Keeping a slight bend in your knees, slowly lower the dumbbells towards the floor, like you might be trying to touch your toes. Once you reach the lowest point of your deadlift, rapidly stand and return to the starting position. 

As you fold forward, count to three slowly, then as you stand, think of the return movement occurring in one count. This explosive tempo method will help you achieve your goals more quickly when working with dumbbells. 

7. Farmer’s Walk with Dumbbells

The farmer’s walk is a traditional strength and conditioning exercise where you will carry a heavier dumbbell in each hand while walking in a straight line for a significant distance. 

Usually, people who practice the farmer’s walk use ten-pound weights or greater and walk at least ten steps.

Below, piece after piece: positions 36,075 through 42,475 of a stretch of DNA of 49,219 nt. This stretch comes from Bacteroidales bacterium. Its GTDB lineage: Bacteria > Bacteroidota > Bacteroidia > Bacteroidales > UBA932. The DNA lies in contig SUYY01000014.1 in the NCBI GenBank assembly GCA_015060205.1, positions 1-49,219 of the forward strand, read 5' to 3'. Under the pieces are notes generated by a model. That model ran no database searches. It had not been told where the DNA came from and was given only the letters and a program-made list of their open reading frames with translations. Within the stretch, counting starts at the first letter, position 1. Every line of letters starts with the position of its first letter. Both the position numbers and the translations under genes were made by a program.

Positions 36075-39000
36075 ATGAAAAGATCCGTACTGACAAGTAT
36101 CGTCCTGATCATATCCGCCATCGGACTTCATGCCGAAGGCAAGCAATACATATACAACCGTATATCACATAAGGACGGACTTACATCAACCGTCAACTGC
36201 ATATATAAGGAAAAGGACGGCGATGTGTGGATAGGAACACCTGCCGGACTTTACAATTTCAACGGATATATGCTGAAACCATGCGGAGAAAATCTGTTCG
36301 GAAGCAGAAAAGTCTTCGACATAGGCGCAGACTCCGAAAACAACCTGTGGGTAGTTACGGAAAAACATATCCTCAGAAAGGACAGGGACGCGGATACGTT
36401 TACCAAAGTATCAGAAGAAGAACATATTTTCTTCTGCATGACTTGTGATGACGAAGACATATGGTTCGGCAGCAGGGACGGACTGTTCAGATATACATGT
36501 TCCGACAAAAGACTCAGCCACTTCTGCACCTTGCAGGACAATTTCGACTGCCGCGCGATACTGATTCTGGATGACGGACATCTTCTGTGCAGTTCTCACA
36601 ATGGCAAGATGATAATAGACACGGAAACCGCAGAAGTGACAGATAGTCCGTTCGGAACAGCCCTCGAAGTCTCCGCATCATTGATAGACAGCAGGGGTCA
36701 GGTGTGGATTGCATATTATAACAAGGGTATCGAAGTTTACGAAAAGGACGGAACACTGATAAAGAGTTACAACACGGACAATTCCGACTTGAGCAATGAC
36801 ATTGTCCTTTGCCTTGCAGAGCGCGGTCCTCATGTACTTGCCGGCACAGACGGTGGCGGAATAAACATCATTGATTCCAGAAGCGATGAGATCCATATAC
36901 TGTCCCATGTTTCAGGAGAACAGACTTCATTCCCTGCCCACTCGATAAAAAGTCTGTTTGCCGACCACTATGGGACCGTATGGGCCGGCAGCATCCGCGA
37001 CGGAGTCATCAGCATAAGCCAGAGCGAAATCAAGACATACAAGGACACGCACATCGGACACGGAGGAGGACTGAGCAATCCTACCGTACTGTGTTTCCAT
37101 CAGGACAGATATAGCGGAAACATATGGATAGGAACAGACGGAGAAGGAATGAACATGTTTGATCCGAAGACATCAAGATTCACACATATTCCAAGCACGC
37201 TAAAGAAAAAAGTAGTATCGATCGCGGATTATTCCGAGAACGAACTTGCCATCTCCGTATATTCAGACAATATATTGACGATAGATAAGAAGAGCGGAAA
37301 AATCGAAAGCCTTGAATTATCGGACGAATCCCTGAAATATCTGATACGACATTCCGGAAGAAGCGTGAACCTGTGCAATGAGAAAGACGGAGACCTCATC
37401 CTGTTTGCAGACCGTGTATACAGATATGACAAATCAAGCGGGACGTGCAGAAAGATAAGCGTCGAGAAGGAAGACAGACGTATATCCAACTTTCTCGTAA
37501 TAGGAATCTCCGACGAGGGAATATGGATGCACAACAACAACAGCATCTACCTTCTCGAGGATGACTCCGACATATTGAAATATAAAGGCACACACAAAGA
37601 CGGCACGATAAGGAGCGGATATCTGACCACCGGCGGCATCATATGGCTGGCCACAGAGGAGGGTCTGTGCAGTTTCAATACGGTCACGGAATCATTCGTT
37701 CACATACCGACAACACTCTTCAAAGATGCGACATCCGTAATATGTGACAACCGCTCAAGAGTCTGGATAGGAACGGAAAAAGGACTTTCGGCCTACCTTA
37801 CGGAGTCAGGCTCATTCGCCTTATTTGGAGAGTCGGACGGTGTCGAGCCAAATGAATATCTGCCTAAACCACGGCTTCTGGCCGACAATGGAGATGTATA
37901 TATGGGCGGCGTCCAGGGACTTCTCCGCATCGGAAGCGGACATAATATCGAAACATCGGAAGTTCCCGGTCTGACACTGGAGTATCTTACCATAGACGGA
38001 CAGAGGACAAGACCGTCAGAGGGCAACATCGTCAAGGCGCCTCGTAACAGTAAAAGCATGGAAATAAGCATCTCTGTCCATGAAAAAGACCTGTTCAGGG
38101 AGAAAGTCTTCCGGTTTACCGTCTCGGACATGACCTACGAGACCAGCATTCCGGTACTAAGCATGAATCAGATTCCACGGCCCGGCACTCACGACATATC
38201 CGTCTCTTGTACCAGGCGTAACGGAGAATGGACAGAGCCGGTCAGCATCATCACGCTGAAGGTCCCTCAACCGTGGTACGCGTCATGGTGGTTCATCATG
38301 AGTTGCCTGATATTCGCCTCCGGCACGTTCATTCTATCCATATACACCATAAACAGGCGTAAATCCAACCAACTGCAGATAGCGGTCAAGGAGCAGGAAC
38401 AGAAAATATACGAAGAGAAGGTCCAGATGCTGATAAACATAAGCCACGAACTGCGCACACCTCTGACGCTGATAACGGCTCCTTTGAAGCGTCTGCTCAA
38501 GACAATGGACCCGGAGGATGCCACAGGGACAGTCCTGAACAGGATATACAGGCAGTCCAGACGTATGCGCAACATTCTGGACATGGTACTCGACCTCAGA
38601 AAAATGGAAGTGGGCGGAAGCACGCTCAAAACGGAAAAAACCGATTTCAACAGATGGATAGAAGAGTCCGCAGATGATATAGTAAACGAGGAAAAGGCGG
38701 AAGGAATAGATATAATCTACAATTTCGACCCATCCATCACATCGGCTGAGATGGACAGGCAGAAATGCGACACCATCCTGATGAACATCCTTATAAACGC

The farmer’s walk is a functional exercise and translates to carrying groceries into the house from your car. Practicing exercises like this movement can help older adults remain independent. 

Let’s Get Lifting! 

Any combination of these compound dumbbell exercises is excellent for seniors to add to their regular workout routine. In addition, lifting weights increases strength and balance, which can reduce the possibility of injuries. 

Working with dumbbells is just as important for seniors as cardio-based workouts. Dumbbell exercises that target multiple areas of the body at the same time are functional, time-saving, and practical. 

Bodyweight exercises are great too but sometimes you can’t beat a bit of extra help to get stronger.

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Penny is a Personal Trainer currently training as a wellness coach. She gained a BA in English at Edinburgh University. Redundancy from retail management hastened a move to helping people get fit and writing about all things fitness in middle age.